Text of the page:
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HELP!!!

Hi everyone. I was hoping someone can help… I’m really worried bout my daughter Jenny who is now 19 years old.

Basically, I have Lupus (SLE) and my brother had MS and died pretty much just when he was diagnosed. He always had health issues but put on a brave face and never liked telling anyone when he wasn’t well while we were growing up. We just kinda attributed his falling and dropping stuff as clumsiness. I was living in the UK and he was in Zimbabwe so hadn’t really seen him for some years before he passed away. As we have immune problems in the family I am very worried.

My daughter has suffered from migraines forever. She has possible IBS cause when she’s not constipated she’s got the runs. The GP keeps prescribing lactulose. She has joint pains which all the while she was growing up they put down to growing pains but she’s not growing any more and she still has the pains. Of late my daughter has experienced numbness in her hands and feet. Also, when she had migraines she would say everything does black for moments and she can’t see - now this happens even without migraines. Her hair is falling and she now has three egg sized bald batches on her head. She has bouts of confusion and can’t concentrate. Suffers from depression. Says she feels burning sensation on he skin. She is tired all the time and sleeps a lot of the day. She has so many issues - not all symptoms at the same time thank God but the doctors are still not taking things seriously.

I was thinking about getting her tested privately - I know it’ll probably get me into debt but I am so stressed its making me ill. Can anyone recommend a good specialist or somewhere that I can get her tested. I live in near Heathrow but would be willing to take her wherever needed to get things sorted.

Hi Gizmo,

A lot of this does not sound consistent with MS.

MS does not cause joint pain or hair loss, and although it commonly causes vision problems, they would not typically be for just moments at a time. This is easier to understand if you know that vision problems in MS are usually caused by inflammation of and/or damage to the optic nerve. In common with any other inflammation or injury, this does not come on in just seconds, and then go away again just as quickly.

A private MS investigation costs not just hundreds, but thousands of pounds. I know, because I was diagnosed that way - but luckily, insurance covered it. As your daughter would need all the same tests, I imagine the final bill would be very similar, even if the verdict was: “no evidence of MS”.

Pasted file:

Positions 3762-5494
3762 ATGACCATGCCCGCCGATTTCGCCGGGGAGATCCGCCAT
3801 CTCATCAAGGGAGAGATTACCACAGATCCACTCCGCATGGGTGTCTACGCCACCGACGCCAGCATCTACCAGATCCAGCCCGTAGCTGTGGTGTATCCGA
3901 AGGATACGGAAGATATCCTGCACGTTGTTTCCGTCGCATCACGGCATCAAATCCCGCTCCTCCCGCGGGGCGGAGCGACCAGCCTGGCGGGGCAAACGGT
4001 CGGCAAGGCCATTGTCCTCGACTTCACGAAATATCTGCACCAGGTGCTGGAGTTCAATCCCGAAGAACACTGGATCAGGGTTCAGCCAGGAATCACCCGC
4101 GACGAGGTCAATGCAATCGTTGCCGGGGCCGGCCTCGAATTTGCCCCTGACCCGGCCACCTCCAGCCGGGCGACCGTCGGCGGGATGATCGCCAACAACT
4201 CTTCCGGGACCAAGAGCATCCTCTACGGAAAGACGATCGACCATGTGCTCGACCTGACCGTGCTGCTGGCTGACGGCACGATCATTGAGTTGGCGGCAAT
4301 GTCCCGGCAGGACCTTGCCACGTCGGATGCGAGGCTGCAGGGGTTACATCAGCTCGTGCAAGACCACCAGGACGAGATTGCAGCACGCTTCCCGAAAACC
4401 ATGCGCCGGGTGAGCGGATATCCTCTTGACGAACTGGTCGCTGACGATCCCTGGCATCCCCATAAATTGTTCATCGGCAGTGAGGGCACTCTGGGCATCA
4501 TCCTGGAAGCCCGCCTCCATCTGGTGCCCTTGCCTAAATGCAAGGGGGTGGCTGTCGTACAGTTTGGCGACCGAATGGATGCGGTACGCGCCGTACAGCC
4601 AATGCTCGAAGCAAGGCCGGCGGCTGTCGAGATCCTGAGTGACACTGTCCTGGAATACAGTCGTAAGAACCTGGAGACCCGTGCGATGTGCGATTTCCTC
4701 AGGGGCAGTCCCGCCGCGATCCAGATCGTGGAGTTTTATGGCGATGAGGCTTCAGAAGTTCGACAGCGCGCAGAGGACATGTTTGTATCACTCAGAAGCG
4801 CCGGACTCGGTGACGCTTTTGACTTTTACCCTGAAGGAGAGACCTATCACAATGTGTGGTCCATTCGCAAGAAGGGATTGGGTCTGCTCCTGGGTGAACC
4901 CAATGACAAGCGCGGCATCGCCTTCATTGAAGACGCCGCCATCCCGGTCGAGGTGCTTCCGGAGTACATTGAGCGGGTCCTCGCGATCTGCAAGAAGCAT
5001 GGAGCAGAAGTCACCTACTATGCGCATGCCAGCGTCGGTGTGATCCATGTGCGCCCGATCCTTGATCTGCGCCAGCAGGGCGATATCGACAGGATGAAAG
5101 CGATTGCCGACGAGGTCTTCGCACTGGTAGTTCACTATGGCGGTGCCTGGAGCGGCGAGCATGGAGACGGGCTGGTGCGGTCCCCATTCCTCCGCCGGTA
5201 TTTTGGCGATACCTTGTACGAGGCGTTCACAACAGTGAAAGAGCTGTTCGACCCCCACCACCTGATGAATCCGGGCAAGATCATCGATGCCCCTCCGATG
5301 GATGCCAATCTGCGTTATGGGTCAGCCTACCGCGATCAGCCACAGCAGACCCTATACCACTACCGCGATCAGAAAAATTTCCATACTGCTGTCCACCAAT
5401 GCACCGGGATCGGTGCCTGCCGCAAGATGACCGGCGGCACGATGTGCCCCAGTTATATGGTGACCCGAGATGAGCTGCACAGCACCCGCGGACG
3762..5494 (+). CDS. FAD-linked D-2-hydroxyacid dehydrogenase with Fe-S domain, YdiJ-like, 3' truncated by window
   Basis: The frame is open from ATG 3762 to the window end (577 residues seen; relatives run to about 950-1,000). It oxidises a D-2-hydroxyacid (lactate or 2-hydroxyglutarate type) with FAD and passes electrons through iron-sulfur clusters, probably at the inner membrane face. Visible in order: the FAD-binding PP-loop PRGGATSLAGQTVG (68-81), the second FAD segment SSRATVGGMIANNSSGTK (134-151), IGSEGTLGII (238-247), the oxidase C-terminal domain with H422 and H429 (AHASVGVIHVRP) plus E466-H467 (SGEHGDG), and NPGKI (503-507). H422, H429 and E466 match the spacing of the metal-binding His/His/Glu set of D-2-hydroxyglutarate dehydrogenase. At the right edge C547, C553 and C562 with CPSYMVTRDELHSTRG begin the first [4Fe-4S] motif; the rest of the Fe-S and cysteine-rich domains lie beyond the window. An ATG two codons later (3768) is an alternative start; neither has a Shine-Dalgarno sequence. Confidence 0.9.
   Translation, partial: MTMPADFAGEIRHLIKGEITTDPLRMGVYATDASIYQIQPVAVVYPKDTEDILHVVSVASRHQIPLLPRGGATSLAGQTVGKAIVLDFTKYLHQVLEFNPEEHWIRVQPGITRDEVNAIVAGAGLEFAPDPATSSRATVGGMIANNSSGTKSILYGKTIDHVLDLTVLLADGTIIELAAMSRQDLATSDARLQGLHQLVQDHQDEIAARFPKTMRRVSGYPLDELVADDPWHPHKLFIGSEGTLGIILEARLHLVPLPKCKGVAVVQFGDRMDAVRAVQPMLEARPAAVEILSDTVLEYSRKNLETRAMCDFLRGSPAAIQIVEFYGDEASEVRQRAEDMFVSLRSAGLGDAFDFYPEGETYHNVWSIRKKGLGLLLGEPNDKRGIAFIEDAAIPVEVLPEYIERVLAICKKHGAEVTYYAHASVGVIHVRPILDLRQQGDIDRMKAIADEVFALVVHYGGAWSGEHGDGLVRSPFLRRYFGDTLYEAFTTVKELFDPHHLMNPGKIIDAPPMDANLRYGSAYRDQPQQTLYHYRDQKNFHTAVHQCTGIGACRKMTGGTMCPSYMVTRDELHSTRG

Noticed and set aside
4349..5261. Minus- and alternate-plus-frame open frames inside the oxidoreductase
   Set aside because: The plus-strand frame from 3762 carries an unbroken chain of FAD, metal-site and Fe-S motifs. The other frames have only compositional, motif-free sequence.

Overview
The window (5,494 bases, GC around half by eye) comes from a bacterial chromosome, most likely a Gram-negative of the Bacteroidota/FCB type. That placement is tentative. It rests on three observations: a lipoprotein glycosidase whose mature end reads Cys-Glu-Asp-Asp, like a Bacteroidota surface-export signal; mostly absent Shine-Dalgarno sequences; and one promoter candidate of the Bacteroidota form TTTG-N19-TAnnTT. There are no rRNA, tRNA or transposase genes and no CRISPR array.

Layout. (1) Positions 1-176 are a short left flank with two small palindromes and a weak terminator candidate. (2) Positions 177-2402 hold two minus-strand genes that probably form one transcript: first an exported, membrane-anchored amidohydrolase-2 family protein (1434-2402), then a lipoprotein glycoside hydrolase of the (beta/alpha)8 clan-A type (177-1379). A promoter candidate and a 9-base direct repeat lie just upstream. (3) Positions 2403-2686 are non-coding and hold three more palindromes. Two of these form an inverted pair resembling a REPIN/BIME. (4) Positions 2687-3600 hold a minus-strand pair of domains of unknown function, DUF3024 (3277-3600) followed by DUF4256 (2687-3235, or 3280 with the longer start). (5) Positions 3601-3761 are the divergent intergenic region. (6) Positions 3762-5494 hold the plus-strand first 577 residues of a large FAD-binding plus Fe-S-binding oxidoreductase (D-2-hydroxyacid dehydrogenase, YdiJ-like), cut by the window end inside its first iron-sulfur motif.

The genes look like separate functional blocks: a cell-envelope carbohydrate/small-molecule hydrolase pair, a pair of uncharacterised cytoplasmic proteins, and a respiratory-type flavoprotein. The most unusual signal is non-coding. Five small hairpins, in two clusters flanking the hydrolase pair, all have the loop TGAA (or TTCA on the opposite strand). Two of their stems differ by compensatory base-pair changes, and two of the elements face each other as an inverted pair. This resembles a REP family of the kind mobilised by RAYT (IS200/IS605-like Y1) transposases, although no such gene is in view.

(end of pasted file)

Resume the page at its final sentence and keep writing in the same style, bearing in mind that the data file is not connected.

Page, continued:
I know that, as a mother, you would do (almost!) anything for your daughter, but would advise you to think very carefully about making such a huge financial commitment, when actually, the evidence is sketchy that MS is even the problem. Although there is some overlap, some aspects just don’t seem a good fit, so my worry is that if you become too single-minded about “proving” it’s MS, you may spend huge sums of money on something that’s a red herring. There are at least 100 conditions that share some similarities with MS (again, I know, because I was tested for every single one of them, and told how many they tested for), so just picking one of them - because it’s the best known, or the one you fear the most, or whatever - does not seem a good strategy for getting to the root of the problem.

I am not suggesting you should do nothing, as there’s clearly something the matter, but before you spend thousands of pounds (assuming you are able to) on what is really no more than a hunch, I would try some other things first, like maybe a change of GP. If you feel you are getting nowhere with the current one, or not being taken seriously, then a switch may be beneficial. Sometimes doctors - like the rest of us - can get set in their ways, and not see the wood for the trees. It may be helpful to get a fresh pair of eyes on the case, in case they see something that has been overlooked 'til now.

But I don’t recommend paying for this! You can formally change doctors, or, if it’s a multi-partner practice, you can ask to see a different one, or, if you want to be a touch more diplomatic about it, just stress that you don’t mind who you see, and accept the first offer that isn’t with your usual doctor. Then they won’t get offended, because there’s no hint you were dissatisfied - you can just say they didn’t happen to have a convenient appointment, so you saw one of the others.

Sometimes a different doctor has a completely different approach, so it’s worth a try, but I wouldn’t get too hung up on the MS theory, and I certainly wouldn’t insist your daughter is tested for MS. Just stress that you are concerned about the general lack of progress, and see if a new GP can shed any new light.

Tina

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